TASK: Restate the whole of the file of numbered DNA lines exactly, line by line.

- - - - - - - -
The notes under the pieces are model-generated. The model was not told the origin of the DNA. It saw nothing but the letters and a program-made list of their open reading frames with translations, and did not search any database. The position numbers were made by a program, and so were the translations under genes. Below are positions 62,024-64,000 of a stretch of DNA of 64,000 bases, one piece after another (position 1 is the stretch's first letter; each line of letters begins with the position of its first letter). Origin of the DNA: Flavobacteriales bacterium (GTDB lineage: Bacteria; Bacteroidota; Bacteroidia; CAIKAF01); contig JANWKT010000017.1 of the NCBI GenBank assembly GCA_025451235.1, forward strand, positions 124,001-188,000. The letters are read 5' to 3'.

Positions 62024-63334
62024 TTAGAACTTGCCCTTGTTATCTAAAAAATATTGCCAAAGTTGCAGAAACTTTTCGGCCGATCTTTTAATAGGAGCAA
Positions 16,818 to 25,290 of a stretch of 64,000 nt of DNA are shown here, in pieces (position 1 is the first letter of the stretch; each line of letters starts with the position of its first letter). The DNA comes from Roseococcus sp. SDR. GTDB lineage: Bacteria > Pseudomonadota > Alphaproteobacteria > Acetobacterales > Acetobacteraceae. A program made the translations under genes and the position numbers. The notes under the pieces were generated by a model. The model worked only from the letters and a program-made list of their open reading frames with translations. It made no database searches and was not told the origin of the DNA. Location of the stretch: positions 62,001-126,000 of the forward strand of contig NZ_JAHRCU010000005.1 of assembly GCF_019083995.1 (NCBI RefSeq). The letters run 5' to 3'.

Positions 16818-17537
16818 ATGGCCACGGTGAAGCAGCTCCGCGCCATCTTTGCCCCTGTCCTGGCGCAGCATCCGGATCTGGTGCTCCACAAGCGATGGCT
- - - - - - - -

The notes under the pieces are model-generated. The model was not told the origin of the DNA. It saw nothing but the letters and a program-made list of their open reading frames with translations, and did not search any database. The position numbers were made by a program, and so were the translations under genes. Below are positions 62,024-64,000 of a stretch of DNA of 64,000 bases, one piece after another (position 1 is the stretch's first letter; each line of letters begins with the position of its first letter). Origin of the DNA: Flavobacteriales bacterium (GTDB lineage: Bacteria; Bacteroidota; Bacteroidia; CAIKAF01); contig JANWKT010000017.1 of the NCBI GenBank assembly GCA_025451235.1, forward strand, positions 124,001-188,000. The letters are read 5' to 3'.

Positions 62024-63334
62024 TTAGAACTTGCCCTTGTTATCTAAAAAATATTGCCAAAGTTGCAGAAACTTTTCGGCCGATCTTTTAATAGGAGCAA
Positions 16,818 to 25,290 of a stretch of 64,000 nt of DNA are shown here, in pieces (position 1 is the first letter of the stretch; each line of letters starts with the position of its first letter). The DNA comes from Roseococcus sp. SDR. GTDB lineage: Bacteria > Pseudomonadota > Alphaproteobacteria > Acetobacterales > Acetobacteraceae. A program made the translations under genes and the position numbers. The notes under the pieces were generated by a model. The model worked only from the letters and a program-made list of their open reading frames with translations. It made no database searches and was not told the origin of the DNA. Location of the stretch: positions 62,001-126,000 of the forward strand of contig NZ_JAHRCU010000005.1 of assembly GCF_019083995.1 (NCBI RefSeq). The letters run 5' to 3'.

Positions 16818-17537
16818 ATGGCCACGGTGAAGCAGCTCCGCGCCATCTTTGCCCCTGTCCTGGCGCAGCATCCGGATCTGGTGCTCCACAAGCGATGGCT